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Last Updated: Tuesday, 11 September 2007, 20:46 GMT 21:46 UK
Middle schools will be abolished
Gillian Adams with her younger daughter Anna
Gillian Adams has campaigned for abolition of middle schools
One of the biggest educational changes in Leicestershire for half a century has been given the go-ahead.

Councillors agreed to scrap all of the county's middle schools at a meeting on Tuesday, after concerns the system was affecting standards.

The schools, which cater for 11 to 14-year-olds, were already being cut in the Vale of Belvoir and Melton Mowbray.

The move is expected to cost at least 200m and central government funding could take several years to secure.

Middle schools, introduced nationally in the 1950s, have mostly been phased out, but not in Leicestershire, where there are 36 of them with about 22,400 pupils.

It means that our children won't lag behind children in other regions
Gillian Adams, One Through School

But many people feel two changes of school before GCSEs can be disruptive to youngsters.

Graham Bett, head teacher of one middle school, Woodbrook Vale High, said: "One of the advantages of going 11 to 16 in a school like this which is already successful is that the children will be able to have a whole curriculum and not have it interrupted at the age of 14 which is a difficult time for a lot of children."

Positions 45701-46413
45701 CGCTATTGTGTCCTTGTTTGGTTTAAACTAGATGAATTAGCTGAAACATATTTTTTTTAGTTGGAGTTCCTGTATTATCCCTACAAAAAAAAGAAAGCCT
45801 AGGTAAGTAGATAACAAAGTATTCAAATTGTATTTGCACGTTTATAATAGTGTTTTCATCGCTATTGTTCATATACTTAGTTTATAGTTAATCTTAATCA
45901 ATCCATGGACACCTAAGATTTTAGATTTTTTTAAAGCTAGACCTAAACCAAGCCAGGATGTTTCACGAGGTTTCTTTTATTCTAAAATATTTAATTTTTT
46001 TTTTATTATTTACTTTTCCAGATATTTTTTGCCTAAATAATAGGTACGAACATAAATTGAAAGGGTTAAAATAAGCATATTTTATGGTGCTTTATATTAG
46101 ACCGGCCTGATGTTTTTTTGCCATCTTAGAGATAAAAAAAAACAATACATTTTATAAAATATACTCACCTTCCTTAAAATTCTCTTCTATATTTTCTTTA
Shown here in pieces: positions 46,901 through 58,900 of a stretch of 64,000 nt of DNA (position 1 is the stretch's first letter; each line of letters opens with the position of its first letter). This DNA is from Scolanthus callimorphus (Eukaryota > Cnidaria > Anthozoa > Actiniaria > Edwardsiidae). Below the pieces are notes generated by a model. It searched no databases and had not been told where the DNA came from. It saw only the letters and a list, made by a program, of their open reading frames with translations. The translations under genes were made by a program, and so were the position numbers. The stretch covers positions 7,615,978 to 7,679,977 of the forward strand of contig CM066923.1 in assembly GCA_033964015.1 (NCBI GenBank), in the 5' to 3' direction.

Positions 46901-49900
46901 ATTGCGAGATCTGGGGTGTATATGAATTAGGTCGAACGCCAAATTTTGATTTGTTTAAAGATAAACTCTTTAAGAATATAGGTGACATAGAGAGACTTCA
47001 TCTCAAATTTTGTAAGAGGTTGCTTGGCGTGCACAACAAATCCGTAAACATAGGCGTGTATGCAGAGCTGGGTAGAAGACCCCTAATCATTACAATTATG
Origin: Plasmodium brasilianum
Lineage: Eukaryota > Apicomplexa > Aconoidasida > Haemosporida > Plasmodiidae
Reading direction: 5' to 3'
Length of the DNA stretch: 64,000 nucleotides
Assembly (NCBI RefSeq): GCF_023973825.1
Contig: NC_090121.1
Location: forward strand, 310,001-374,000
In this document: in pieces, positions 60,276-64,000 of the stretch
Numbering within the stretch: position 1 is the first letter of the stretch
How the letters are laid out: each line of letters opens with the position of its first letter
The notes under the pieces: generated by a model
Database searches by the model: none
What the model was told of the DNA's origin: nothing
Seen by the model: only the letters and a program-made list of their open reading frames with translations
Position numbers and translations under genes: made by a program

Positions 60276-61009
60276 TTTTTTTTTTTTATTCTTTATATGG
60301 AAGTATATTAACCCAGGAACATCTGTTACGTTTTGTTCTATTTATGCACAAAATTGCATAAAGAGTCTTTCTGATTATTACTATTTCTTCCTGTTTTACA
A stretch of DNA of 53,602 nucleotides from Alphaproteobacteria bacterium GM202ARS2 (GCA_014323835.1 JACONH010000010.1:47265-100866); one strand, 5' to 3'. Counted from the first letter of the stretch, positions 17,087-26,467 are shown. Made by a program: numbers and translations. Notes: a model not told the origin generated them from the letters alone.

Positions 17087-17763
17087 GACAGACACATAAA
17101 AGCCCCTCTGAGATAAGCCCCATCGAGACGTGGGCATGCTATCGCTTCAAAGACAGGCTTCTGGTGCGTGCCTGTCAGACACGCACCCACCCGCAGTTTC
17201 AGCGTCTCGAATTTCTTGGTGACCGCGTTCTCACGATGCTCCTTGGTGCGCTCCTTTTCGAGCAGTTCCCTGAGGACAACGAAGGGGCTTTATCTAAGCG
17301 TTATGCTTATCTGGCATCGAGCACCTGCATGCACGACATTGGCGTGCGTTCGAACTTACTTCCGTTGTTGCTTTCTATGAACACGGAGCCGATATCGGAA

Parents in Loughborough set up a campaign to change the situation.

Gillian Adams, of the campaign group One Through School, said: "We've done our own research and the change of school at 14 is on average costing pupils three GCSE grades and for some pupils that could mean the difference between a job and no job."

Welcoming Tuesday's decision, she added: "As a parent group we're really pleased that a decision's been made. It means that our children won't lag behind children in other regions."

Leicestershire county councillor Ivan Ould said the changes would not happen overnight.

"I had no illusions of how difficult this process will be. There will be vested interests who will want to retain the status quo. There will be other people who will want this tomorrow and it just isn't feasible," he said.

A campaign group is delighted at the council's decision

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